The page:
With its often frenzied rhythms, gripping dynamics, haunting minor key and exotic melodies, Carmen offers operatic moments that are undeniably musically compelling. That despite the fact that many of us grew up with cartoon versions of the Toreador procession and aria, often delighted by our own childhood renderings of these satires: “Toreador!/ Don’t spit on the floor!” Etc. Carmen’s first act La Habanera remains one of opera’s most popular and quotable arias.
Once the opera moves out of Looney Tunes and back to the opera house it faces a perplexing dilemma. How does one capture the spirit of the original? The daring portrayal of a sexually feral and amoral woman, captured by birth, and perhaps inclination, in the shadowy and marginal world of criminality and violence. That’s harder to do in our culture, immersed as it is in violence and overt sexuality, than perhaps it was in 1875 when Bizet’s opera opened at the Opéra Comique in Paris.
Today’s version at the War Memorial is a US premiere of a staging of the opera by Catalan director Calixto Bieito, which originally premiered in 1999. The current restoration was directed by Bieito’s longtime collaborator Joan Anton Rechi. It’s conducted by Carlo Montanaro, who does a snappy job keeping the opera symphony moving along from martial to tender in Bizet’s wonderful orchestration.
Bieito situated the opera, vaguely, in post-Franco Spain (Franco died in 1975, and the cars that are used flamboyantly throughout the production are from the 1980s), in Ceuta, an autonomous Spanish city located in North Africa.
As such the setting is allowed a bleak and almost frontier quality – wild, stark and cruel. There are few sets, merely the black hole of the unlit depths of the stage. In the first act the only sets are a flagpole and a telephone booth. People, instead, become the sets: lines of army guys, street urchins and women from the cigarette factory dressed in plain gray shifts. All choruses, the lines of singers stand and move in an almost regimental and confrontational manner to the fourth wall of the stage.
When Carmen appears she slips deftly out of her gray shift, revealing a more provocative black satin slip. She also first appears in the telephone booth, resulting in the first verse of “La Habanera” being sung more or less to the booth. An unfortunate placement for the left side of the audience.
Ginger Costa-Jackson sings some five performances of the opera. She’s a foxy physical choice with her long hair, narrow elven face and large eyes. Her voice is dark and sultry, seated comfortably in the lower register of the mezzo range, and she makes no attempt to beautify her voice or add sweetness. She often shouts out, or growls, words in the aria. Her Carmen is an angry young woman, manipulative and desperate.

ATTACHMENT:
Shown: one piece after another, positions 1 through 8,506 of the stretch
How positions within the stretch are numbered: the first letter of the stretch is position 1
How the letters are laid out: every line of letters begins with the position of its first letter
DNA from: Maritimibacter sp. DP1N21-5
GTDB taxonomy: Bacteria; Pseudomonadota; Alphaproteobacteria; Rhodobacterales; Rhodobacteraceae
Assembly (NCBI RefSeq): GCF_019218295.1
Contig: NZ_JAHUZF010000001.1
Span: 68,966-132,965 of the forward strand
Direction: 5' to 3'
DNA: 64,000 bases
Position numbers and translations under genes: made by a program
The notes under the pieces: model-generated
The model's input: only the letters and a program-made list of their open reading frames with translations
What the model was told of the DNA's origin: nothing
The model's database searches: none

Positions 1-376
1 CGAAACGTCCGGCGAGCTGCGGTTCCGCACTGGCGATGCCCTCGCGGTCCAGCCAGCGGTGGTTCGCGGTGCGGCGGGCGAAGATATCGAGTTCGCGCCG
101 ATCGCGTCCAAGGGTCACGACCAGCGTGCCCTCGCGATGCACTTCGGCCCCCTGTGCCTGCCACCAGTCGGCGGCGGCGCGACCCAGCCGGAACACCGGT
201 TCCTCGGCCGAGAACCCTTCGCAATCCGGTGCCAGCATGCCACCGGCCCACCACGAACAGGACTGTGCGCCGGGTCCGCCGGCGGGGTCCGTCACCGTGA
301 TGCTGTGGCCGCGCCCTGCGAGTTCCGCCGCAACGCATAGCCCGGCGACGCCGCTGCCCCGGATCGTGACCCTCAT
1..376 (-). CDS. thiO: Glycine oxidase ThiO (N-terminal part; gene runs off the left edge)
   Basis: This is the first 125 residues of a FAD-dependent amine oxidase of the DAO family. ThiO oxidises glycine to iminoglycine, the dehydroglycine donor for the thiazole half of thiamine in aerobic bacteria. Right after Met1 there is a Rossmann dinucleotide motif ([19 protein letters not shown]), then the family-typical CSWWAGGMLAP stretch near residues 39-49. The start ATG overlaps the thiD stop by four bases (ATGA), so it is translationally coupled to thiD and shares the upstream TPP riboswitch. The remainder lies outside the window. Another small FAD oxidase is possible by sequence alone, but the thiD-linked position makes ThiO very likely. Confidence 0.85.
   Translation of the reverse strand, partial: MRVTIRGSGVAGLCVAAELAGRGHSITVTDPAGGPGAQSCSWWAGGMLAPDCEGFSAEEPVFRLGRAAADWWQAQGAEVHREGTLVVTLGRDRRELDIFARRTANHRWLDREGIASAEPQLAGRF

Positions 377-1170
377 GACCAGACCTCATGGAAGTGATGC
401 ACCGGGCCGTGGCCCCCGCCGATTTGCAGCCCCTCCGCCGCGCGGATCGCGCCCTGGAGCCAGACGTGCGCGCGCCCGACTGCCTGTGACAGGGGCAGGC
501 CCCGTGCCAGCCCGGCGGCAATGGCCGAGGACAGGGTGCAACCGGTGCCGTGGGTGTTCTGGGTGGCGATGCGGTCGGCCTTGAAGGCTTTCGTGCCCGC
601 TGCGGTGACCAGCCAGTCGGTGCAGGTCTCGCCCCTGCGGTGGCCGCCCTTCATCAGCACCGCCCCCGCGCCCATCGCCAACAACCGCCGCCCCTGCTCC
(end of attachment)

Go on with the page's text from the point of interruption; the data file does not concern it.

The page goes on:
Don José is sung by Brian Jagde (except for May 28, when the role was sung by Adam Diegel). Jagde has a lovely powerful tenor, but his big wholesome American presence keeps him from the desperation inherent in this role of sexual obsession. He’s lacking the neurasthenic edge of male vanity and desire that was so well captured by José Carreras during his prime. Jagde does manage a dark-circles-under-the-eyes desperation in the final scene, but his initial sexual captivity by Carmen doesn’t quite ring true. His “Flower Song” was pretty, but not heart-rending.
Erika Grimaldi gave a terrific presentation of Michaëla; her third act “Je dis que rien ne m’épouvante” was both tender and gripping. Bieito and Rechi’s portrayal of Michaëla stepped way far away from her usual portrayal as an innocent and sincere young woman. She even throws Carmen a spiteful and obscene gesture when Don José agrees to return to his village to see his dying mother. Really, guys?
Though there was much that was interesting about the direction and the concept of the direction, that interest and the possible freshness it might contain were often undermined by moments that just seemed gratuitous in their violence and sexual overtness. Like the beginning of Act 1 when a soldier in nothing but his Y-fronts and boots runs circles around the rest of the troops until he drops on his face in front of the audience. Or even worse, the end of Act 1, when the soldiers grab a woman, strip her down to bra and panties and run her up the flagpole. There were enough of these moments so that some irritated member of the audience shouted out, “Disgusting!” in the middle of Act 2.
My favorite audience moment was at the beginning of Act 3. Imagine the stage almost completely dark, in the far upstage a 20-foot-high black billboard in the shape of a bull stands out against a midnight blue background. Onto the stage steps a man who strips down not just to his underwear but to his well-muscled flesh. To the sweet sounds of harp and woodwinds, he moves his arm in low circular gestures, slowly and gracefully, as if he were drawing a matador’s cape across the body of a bull. Buck naked in the moonlight. (Rechi has an explanation for this: a “moon baptism” favored by superstitious matadors.) The dancer’s few gestures made, he picked up his clothes and walked off stage. Some wag in the audience shouted out, “Encore!”
– Jaime Robles
San Francisco Opera’s production of Bizet’s Carmen continues through July 3. For tickets and information, visit sfopera.com.
Photo: Ginger Costa-Jackson as Carmen. Photo courtesy Cory Weaver/ San Francisco Opera.